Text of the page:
I thought the crowing rooster was just part of the vacation ambiance. And the wild chickens provided photo ops just about everywhere we went. Quaint, we thought. How laid back.
The rooster crowed so incessantly that eventually he just became background noise to the crashing surf. Neither bothered us. But then, we were living an idyllic week on the Hawaiian Island of Oahu. Bother? Hardly!
In the strange way life has of connecting the dots when I returned home to Canada chickens continued to cross my horizon, although I wasn’t so much hearing them as hearing about them.
It seems there’s a bit of a chicken controversy spreading across Canada. City people want to keep them in their backyards but civic authorities are not so sure it’s a good idea.
In Calgary, Paul Hughes one man is staking his case for a backyard coop on the Canadian Charter of Rights and Freedoms as well as the United Nations Right to Food policies. Paul Hughes wants to enshrine his right to collect eggs from his own chickens without having to start a farm on the outskirts of the city.
In Toronto, one woman writes a blog, called torontochickens.com, to keep all interested parties abreast of civic chicken controversies. She, and others, keep chickens somewhat secretly (no roosters, they’re a dead giveaway) and press their case to change city bylaws somewhat covertly. They offer anonymous news interviews so the chickens have a voice but remain in their own protected custody.
It all seemed a bit funny to me at first, and hardly of interest. But, now, I’m beginning to actually side with the chicken owners. And not just because I like the idea of free range, locally owned chickens that produce an abundance of eggs for their owners and neighbours.
I like the idea of backyard chickens because it speaks to me of a more laid back, relaxed society. It may be that the cool ocean breezes of Hawaii are still wafting through my soul, but Toronto seemed unnecessarily uptight when I returned home this week.
Hawaii, on the other hand, is one of the most relaxed places I’ve ever visited.
We were driving through slow, supper-hour traffic in Honolulu one evening when the car in the next lane caught our attention. The driver was playing his ukulele as he moved with the stop and go traffic. It’s one way to combat road rage, I suppose.
We were constantly amazed by the pick-up truck passengers who rode not in the cab, but in the truck bed itself. That’s been outlawed in Canada for years, but in Hawaii we tracked dogs, children, men and even a grandmother as they sped along, hair blowing in the wind, arms languidly draped over the edge of the truck.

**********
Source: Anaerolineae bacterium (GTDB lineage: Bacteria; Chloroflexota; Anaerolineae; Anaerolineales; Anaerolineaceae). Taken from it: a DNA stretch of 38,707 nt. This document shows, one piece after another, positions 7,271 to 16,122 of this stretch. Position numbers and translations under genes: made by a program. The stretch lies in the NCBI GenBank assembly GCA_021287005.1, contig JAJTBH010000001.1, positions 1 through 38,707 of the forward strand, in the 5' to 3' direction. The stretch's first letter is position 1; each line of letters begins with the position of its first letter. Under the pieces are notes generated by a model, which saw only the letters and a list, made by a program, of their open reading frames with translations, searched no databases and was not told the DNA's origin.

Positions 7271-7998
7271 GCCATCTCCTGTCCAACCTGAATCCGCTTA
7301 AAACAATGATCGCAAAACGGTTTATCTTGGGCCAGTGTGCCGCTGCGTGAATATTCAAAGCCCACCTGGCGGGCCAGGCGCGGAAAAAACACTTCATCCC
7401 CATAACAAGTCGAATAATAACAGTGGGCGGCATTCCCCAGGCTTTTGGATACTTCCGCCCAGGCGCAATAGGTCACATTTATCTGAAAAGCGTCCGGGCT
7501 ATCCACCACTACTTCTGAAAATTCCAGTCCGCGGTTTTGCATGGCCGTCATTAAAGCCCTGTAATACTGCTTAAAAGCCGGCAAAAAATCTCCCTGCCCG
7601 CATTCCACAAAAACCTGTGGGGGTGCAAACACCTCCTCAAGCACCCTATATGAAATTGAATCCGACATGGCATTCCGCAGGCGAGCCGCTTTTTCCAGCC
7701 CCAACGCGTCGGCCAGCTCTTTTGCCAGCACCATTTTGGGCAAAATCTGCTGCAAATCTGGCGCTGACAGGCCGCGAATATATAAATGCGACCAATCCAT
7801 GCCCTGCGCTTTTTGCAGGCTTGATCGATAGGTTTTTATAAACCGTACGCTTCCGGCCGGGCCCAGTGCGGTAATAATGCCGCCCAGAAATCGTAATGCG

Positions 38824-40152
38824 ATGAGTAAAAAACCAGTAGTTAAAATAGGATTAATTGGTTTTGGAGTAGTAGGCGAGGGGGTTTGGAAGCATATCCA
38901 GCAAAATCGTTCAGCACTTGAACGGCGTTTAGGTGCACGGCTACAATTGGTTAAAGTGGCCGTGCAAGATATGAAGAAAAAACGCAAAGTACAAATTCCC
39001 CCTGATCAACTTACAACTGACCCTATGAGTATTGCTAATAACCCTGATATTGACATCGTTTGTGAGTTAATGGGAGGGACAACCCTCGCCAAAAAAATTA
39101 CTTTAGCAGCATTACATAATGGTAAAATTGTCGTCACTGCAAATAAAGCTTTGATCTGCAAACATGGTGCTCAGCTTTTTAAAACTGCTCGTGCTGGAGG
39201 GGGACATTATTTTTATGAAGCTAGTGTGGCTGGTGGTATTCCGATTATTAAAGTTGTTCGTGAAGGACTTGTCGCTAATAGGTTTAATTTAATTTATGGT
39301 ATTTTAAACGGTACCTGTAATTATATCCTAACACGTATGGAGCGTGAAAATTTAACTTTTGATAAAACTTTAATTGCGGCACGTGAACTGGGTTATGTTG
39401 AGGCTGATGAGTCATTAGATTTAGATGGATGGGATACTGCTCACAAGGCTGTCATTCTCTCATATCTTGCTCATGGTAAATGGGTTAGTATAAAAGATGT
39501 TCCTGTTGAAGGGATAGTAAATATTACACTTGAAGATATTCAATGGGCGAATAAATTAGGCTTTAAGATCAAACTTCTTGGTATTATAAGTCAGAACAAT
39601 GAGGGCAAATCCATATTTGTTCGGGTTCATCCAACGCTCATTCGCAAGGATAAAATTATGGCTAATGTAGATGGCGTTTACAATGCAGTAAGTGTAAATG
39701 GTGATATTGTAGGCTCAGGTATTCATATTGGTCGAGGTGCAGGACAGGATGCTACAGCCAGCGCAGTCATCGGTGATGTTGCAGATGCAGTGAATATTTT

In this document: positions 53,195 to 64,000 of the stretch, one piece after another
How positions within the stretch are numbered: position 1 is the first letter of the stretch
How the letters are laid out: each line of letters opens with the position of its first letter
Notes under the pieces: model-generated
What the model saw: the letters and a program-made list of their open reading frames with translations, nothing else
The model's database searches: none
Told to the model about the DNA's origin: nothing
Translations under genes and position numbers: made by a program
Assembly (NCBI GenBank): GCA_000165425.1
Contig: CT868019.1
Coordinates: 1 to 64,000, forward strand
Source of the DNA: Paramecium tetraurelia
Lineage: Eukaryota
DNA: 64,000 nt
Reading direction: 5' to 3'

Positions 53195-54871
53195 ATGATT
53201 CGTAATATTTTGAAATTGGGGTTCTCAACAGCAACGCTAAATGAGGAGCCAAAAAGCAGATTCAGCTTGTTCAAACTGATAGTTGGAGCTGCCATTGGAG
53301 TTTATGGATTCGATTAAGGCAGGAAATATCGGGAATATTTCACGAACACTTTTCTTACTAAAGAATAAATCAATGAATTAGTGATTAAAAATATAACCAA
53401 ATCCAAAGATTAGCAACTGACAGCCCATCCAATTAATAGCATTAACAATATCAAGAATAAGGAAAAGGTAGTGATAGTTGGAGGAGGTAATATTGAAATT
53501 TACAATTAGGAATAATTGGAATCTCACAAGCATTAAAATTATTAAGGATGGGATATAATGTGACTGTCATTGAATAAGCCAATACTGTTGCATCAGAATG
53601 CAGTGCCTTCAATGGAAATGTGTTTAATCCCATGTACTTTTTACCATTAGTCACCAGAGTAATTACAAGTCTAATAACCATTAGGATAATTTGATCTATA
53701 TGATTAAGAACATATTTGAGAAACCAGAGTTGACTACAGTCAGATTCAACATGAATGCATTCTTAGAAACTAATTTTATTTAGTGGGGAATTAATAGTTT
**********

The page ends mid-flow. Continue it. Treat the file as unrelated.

Motorcycle helmets are few and far between on the islands. People, children included, swim and surf in waves that toss you around like bowling balls (I know, I tried it).
Everyone wears flip-flops, even in the fanciest of restaurants. And there are no scent-suppression signs anywhere to be seen. That would restrict the wearing of fresh orchids in leis, which, even the fanciest of restaurants welcome along with the flip-flops. (I know — I dressed Hawaiian style from tip to toe while I was there.)
I actually brought my lei back to Canada with me, hoping the agricultural rules would not be so tight as to disallow fresh flowers. To my delight and surprise, the Canada Customs agent gave me the nod when I told him about my lei. The flowers are fading, but the scent lingers.
As does the memory of Hawaii and its gentle ways.
Two days into our vacation our next-door neighbours invited us to a party on their lawn. It’s the Hawaiian way, they assured us, when we protested that we couldn’t possibly just show up at a party for people we didn’t know.
So we ambled down the beach and indulged with them in an afternoon of eating and conversation. We feasted on pickled crabs, stewed taro leaves and a cool, refreshing coconut pudding.
There were various chicken dishes on the menu, too, which we ate while trying to ignore plaintive sound of the crowing rooster next door.
I’ve done a little research on chickens in Hawaii and it turns out there may well be too many of them running wild. In fact, Hawaiians trap chickens when too many end up in one place.
But in the laid-back Hawaiian way, any healthy trapped chickens are given away so people can roast them for dinner. I have a feeling that in Canada, we’d never do that. We’re just a little too uptight about our food laws.
It’s not that I want things so relaxed that public safety is at risk. But I do wonder sometimes, especially when I’ve just enjoyed the ease of a place like Hawaii, if we might not relax things a little more here in Canada.
We could start with allowing backyard chickens.
Lynda MacGibbon is a transplanted Maritimer living in Toronto. Her column appears on Fridays in the Moncton Times & Transcript newspaper. Contact her at firstname.lastname@example.org and follow her on Twitter @lyndamacgibbon